Anyways, JavaScript may not be the biggest of the web's security problems. Cross-site-scripting can be accomplished almost as easy with pure html (e.g. instead of redirecting victims, a full-screen IFrame is laid over the whole affected page. Additional benefit: address bar still shows the correct domain); CSRF is a bit more limited (to GET requests, to be precise) but certainly still possible.

such as the lack of threading
I hope you're kidding. We're talking about a language to enhance the web surfing experience, not the language you're going to write your next huge application in. Also, JavaScript does provide enough possibility of asynchronous operations; Prototype.js and the like make them easy to use. Adding a threading framework could very well introduce huge gaps between browsers. Again.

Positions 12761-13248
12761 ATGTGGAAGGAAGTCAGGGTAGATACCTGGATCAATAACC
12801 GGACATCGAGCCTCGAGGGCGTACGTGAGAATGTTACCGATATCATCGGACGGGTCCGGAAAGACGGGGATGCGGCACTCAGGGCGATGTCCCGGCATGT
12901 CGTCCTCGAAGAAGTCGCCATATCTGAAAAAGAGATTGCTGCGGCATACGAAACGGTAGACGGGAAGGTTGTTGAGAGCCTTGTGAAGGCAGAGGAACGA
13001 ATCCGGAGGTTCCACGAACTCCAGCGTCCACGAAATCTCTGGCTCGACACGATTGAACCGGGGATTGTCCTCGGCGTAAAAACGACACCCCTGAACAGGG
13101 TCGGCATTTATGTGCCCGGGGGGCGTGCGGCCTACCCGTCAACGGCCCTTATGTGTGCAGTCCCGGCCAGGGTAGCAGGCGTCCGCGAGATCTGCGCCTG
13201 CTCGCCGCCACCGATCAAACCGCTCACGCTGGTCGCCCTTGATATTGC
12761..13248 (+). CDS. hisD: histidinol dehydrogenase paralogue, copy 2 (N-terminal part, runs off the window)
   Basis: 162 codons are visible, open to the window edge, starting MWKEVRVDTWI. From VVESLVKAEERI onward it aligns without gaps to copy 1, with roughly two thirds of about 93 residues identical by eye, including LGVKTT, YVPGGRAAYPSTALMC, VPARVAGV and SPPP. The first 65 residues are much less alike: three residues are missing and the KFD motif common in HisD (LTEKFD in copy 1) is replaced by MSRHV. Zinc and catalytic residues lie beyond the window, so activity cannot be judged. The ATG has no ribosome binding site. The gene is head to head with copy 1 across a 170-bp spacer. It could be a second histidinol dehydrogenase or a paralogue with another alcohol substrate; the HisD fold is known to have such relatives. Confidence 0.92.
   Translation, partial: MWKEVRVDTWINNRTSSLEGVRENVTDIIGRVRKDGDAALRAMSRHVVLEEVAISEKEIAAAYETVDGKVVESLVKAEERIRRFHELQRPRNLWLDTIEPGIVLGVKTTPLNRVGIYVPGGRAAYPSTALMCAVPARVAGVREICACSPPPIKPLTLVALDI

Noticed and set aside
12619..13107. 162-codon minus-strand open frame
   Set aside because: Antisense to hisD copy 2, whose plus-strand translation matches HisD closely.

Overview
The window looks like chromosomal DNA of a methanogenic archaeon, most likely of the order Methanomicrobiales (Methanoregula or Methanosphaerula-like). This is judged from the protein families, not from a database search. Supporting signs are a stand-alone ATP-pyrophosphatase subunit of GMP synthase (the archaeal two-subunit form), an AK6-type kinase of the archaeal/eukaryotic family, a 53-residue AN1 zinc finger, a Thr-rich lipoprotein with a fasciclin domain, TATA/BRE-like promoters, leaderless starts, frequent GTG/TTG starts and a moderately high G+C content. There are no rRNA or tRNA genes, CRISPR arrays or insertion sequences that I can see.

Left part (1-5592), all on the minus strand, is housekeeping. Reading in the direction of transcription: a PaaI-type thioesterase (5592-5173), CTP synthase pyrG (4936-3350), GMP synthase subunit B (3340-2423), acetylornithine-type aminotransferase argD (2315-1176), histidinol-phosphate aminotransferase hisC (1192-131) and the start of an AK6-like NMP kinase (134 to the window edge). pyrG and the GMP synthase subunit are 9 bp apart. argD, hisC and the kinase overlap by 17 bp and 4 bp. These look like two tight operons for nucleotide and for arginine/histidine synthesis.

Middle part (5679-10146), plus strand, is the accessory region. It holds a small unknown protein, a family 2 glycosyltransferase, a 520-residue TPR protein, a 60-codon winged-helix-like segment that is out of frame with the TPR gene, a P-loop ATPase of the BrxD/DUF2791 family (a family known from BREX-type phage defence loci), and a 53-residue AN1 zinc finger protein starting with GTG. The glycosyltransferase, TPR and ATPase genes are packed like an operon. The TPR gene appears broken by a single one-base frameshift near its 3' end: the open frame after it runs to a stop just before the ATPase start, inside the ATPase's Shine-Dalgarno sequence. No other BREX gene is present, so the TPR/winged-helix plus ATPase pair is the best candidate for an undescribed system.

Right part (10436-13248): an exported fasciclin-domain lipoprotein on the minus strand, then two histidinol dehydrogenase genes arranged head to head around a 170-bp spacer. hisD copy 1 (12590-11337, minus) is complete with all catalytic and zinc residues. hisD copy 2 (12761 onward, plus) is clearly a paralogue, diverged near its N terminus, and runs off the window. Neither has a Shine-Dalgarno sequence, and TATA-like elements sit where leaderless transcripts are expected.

Re:Search engine ranking (1)

FireFury03 (653718) | more than 6 years ago | (#22460860)

JavaScript (yes) = Punish website
JavaScript (no) = Reward website
JavaScript OnLoad = Double punish website


This seems pretty silly - just because a website uses javascript doesn't mean it *requires* it. Well designed web sites work just fine without JS but if you have it then they give you an enhanced experience.

HTML/XHTML compliance = Reward website
HTML/XHTML not compliance = Punish website


Sadly Google doesn't properly support XHTML, so if you are punished anyway for using XHTML (why?!)

RSS feed = Reward website

RSS feeds are not appropriate for all websites - rewarding people for using inappropriate technologies is silly.

so how about releasing this data? (0, Interesting)

Anonymous Coward | more than 6 years ago | (#22457472)